Wednesday, 26 October 2011

Beautiful Beeches

Beautiful Beeches in the New Forest
As I mentioned in the Autumn Abridged entry, Rufus Stone is one of my favourite New Forest destinations around this time of year.

A Fallen Beech

This time we were surprised by how many green leaves and beech-masts were still clinging to the majestic trees but this only increased their splendour.
Beech Masts Drop Their Nuts In Autumn
You can eat beech nuts or use them to make oil but they are damn fiddly.
Many of the Trees Have Names and Messages Carved
A great many people have left their own marks on these great trees; almost every large trunk was festooned with names and dates. Traditional tagging I gues you could call it.

It's a Jungle Out There. Well, a Forest Anyway

It’s one of those places where you can choose to follow the tracks and paths. Or you can go off Piste a bit if you prefer, although you might find yourself trapped in a holly thicket or a boggy mire.

All Ready for Xmas
 The greeny gold of the beech was set off very nicely by the holly, which was loaded with berries, another potential sign of an impending cold winter. We had lunch at the Sir Walter Tyrrel (he who shot Rufus) pub and could have easily eaten outdoors it was so warm.
Feed Me Now!
My daughter makes friends easily (with animals) and was going around recruiting other children to help feed her Donkey.
Very Prickly
I wandered off and found a tangled thicket of prickly crab apple trees on the common opposite the pub.
Crab Apples
Then we wandered back and I set off to photograph my favourite trees in the fading light, whilst the kids continued with various climbing and balancing challenges.
Steady On
I like it when the late afternoon shallow sun, filters through the the trees creating contrasting shades.
The Shard
There are a lot of fallen giants here, as if some catastrophic event bought them down but they all add to the etherial beauty of the place.

Shattered Beauty

Some of the trees look like pale ghosts in the thin light.
Ghost Trees
Some of them just remind me of giant squids!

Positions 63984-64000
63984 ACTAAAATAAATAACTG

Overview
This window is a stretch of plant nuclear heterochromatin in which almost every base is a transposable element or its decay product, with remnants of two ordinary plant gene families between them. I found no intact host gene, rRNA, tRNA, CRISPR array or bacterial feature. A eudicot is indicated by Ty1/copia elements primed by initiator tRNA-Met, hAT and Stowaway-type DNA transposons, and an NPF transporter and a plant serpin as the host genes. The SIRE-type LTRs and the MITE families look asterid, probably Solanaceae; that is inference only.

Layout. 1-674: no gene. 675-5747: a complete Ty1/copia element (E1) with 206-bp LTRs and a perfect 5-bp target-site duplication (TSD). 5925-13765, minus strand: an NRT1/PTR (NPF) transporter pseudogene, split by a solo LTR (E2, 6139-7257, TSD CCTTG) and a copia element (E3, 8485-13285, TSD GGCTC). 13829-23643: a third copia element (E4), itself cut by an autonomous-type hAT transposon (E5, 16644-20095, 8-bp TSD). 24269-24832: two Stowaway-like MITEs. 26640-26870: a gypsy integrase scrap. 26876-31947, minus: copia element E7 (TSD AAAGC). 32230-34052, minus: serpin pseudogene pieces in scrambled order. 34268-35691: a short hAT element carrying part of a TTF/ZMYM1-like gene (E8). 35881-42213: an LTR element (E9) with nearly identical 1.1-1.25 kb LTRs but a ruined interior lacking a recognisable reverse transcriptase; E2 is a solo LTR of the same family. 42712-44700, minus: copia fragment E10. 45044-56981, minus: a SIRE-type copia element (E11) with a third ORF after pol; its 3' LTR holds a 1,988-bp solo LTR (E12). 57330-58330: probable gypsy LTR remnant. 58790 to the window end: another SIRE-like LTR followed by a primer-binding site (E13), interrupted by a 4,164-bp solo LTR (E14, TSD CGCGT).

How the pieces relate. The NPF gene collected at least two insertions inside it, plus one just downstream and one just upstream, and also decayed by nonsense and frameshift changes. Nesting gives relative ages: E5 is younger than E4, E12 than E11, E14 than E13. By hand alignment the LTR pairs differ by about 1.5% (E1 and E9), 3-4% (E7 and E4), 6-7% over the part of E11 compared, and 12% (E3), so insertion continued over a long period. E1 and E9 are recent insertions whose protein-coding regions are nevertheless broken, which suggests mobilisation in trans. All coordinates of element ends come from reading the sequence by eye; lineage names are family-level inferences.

The Kraken Wakes!

Friday, 21 October 2011

Sloe Business

Sloes on a Blackthorn Bush

Sloes are currently everywhere in the hedgerows. I picked enough to make wine and gin in just half an hour. I wore my cycling gloves to allow faster picking with less pain.
Sloe Wine
It's Difficult to Photograph Wine Making and Make it Look Appealing
The sloes are immersed in boiling water with some raisins and then stirred each day for up to a week. After a couple of days the mixture turns a lovely thick deep red, this reminded me of making elderberry port but it did not require the lengthy boiling.

Especially When It Begins To Ferment
After a suitable period the previously activated yeast is added to the mix. It is then left in a warm place to get on with the process.
Time to Strain into a Demijon

Sloe Gin

There are lots of different recipes for Sloe Gin but the simplicity and cheek of this one (from appealed to me.
1.      Pick your sloes from blackthorn hedges in October or November when they are most ripe - probably after the first frosts.

Blue Black Beauties
2.      Take a litre bottle of gin, and drink half a litre.
Remove the Leaves Before Freezing

3.      Cut or prick the sloes and drop them into the half-empty bottle so that they displace the remaining gin to near the top.

4.      Add one wine goblet of sugar (approx 150g).
More Gin Required